It’s apparent in scripture that Jesus was what we today would consider a feminist; meaning he cared about establishing equality for people of all genders. And to me, that is really what being a feminist Christian is all about: My faith informs my feminism; I am a feminist because Jesus was a feminist. There are a multiple stories in scripture where Jesus completely overturns socially established gender roles showing a new way for the Kingdom of God: There is the story in John 8 where Jesus refuses to condemn a woman caught in adultery and instead convicts the hearts of the male teachers and the Pharisees condemning her, there is the story in Luke 7 where Jesus validates a poor women’s choice to wash His feet in a culture where having a sinful woman touch a rabbi would have labeled the rabbi contaminated, and of course the very popular story in Luke 10 where Jesus affirms a woman’s agency in choosing how to respond to His teachings over being limited by society’s expectation of her behavior due to her gender. These are all great stories that show Christ’s love and passion for social justice for those marginalized, but there is so much more within scripture that shows Jesus’ compassion for women and refusal to live by a sexist social discourse. One verse in particular is easy to miss, but there is so much depth when you dig deeper.
When Jesus and his disciples were traveling between villages and towns teaching to all those willing to hear, it was recorded that “the twelve [disciples] were with him and also some women who had been cured of evil spirits and diseases” (Luke 8:1-2). While this brief mention of women traveling with Jesus seems unimportant and almost negligible when trying to understand Jesus’ relationship to women, deeper prodding reveals that there is much to say from this simple statement. In Jesus’ culture in first century C.E. Palestine, a woman’s place was in her home and with her husband. That’s it. Women were not fighting for reproductive rights or for equal pay; women were not even legitimized enough to be considered second class citizens to men. Women were deemed more as property than people, and no one was fighting to change their position. For a Jewish woman to leave her home and travel with a rabbi was not only unheard of, it was scandalous. This “indecent” situation is only proved more provocative when the women traveling with Jesus were not recorded to have been accompanied by their husbands or fathers. In this simple act of simply traveling with women in public, Jesus abrogated the socially constructed gender etiquette recognized in first century C.E. Palestinian culture. Jesus welcomed both men and women to be a part of his following and did not police women out of his ministry based on the social norms of his culture’s time. He didn’t say, “Hey ladies, see, the thing is, by having you here it sort of makes me look like a pimp, you like sluts, and makes my overall message less powerful and legitimate; so you gotta go.” He didn’t try to work within the harmful and problematic gender discourse of his time, he simply taught the new way to those willing to listen and didn’t care about his reputation within an inherently problematic culture.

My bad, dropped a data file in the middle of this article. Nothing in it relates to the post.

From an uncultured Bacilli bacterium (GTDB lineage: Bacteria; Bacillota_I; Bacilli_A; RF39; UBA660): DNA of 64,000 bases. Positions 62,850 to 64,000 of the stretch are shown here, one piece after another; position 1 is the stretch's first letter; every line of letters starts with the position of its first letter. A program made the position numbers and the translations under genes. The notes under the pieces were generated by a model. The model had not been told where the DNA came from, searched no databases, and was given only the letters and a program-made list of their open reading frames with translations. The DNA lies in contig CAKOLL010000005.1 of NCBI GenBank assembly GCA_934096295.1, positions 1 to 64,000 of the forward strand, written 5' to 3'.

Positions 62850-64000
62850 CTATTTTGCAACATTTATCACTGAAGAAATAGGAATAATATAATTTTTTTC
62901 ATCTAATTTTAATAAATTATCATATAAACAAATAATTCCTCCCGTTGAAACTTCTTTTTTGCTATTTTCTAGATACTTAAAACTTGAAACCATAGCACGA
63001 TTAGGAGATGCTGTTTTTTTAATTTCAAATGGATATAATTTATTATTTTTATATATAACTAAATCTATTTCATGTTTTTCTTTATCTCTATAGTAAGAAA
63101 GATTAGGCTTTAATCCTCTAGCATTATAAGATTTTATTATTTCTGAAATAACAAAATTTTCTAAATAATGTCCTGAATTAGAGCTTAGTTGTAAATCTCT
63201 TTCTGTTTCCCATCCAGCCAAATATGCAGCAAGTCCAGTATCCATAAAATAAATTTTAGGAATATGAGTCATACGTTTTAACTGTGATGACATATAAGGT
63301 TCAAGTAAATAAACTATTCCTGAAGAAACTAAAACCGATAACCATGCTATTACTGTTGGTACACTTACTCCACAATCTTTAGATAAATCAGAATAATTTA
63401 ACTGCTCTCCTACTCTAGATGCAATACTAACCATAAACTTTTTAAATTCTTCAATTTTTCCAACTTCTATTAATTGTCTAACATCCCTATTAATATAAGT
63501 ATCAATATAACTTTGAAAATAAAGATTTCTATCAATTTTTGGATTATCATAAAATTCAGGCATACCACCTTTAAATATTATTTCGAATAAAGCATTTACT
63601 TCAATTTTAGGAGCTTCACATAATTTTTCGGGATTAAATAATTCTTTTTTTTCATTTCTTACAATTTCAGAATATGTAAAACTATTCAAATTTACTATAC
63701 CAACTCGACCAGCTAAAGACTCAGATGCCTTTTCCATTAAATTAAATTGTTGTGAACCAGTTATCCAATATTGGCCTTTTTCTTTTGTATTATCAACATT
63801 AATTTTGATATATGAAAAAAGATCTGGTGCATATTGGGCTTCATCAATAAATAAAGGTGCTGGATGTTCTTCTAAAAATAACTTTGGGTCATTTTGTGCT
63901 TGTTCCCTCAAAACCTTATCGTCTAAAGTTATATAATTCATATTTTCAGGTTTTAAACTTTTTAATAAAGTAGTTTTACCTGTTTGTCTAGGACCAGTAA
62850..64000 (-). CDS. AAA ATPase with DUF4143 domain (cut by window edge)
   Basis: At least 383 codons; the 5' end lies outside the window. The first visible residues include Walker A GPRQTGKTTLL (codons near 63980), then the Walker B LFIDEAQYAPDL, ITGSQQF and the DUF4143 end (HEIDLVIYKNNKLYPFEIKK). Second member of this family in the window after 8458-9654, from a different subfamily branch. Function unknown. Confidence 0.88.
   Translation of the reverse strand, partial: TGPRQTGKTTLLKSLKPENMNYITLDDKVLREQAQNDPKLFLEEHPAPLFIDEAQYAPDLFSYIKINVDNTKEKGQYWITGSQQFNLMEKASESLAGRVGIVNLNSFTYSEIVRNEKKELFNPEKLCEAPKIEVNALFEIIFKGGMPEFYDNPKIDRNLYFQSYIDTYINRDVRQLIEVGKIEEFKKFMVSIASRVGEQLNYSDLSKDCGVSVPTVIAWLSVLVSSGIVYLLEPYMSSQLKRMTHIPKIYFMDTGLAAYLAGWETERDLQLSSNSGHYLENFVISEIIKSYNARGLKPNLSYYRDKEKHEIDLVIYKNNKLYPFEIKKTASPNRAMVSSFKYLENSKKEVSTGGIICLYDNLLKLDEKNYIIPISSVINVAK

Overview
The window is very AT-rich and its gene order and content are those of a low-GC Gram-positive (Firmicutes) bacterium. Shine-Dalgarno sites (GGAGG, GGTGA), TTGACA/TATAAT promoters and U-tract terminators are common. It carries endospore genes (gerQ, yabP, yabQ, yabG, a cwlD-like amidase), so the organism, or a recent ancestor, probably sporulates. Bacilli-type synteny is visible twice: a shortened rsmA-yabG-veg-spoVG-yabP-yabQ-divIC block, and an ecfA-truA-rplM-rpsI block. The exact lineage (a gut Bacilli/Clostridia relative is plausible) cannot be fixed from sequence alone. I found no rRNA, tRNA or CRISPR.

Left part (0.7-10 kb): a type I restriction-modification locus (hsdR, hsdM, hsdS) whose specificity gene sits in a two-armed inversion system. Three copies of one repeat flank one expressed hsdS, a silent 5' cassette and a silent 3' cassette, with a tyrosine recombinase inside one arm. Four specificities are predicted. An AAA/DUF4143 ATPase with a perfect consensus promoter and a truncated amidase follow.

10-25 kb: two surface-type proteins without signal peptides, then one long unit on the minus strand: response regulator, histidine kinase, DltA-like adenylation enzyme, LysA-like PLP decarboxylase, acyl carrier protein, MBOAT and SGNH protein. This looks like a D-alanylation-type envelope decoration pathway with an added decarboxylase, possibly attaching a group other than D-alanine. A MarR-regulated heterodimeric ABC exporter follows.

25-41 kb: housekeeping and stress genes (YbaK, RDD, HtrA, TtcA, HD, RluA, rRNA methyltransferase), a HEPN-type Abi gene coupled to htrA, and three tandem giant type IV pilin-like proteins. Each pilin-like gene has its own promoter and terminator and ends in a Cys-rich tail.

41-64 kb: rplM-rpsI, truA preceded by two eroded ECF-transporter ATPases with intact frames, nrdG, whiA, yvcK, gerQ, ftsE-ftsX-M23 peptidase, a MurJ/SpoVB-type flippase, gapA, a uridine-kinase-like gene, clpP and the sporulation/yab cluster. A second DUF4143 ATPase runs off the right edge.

In this story, I find spiritual conviction in critically engaging with socially constructed gender roles and analyzing the deemed “appropriate” spaces for men and women. For instance, I have seen firsthand that Christian guys and Christian ladies won’t form close friendships or hang out one-on-one because of “what other people will think.” Now don’t get me wrong, if you don’t want to hang out one-on-one with someone of the gender you are attracted to because you are afraid it will complicate things, that’s totally understandable. My issue is when it is simply done because Christians don’t want to give off the “wrong” impression. And really, that stems from social norms that say if guys and girls hang out one-on-one, it must be because it is a sexual or romantic relationship. But should Christians let socially constructed ideas of gender roles and worldly visions of “proper” relationships between people of different genders dictate their life? We can see from Luke 8:1-2 that Jesus didn’t let gender norms or this idea of false propriety limit his ministry and friendships. He didn’t forbid women from traveling with him or being his friend because of “what other people will think.” And he didn’t do this to simply be a rebel or throw caution to the wind, He did it because friendships formed between Christian men and Christian women are valuable in spreading the gospel and useful in building a community rooted in Christ.
I have a guy friend that I was very close to in college and we were able to talk and really relate about issues going on in our life and encourage each other with the struggles we were facing because we were struggling with the same things. Unfortunately, I was questioned about our relationship enough and that I sort of stopped engaging with him and we haven’t been as close since. That to me doesn’t represent Christ. That doesn’t seem rooted in a Lord that wouldn’t allow social norms to dictate the Church. Again, I am not saying we shouldn’t take sexual sin seriously and just put ourselves in tempting situations, but to make a blanket statement that any sort of friendship between men and women isn’t proper simply isn’t a conviction from Christ; it’s falling into a trap set by the world. And most importantly, it limits how the gospel can transform our lives, our friends’ lives, and a world that so desperately needs Jesus.
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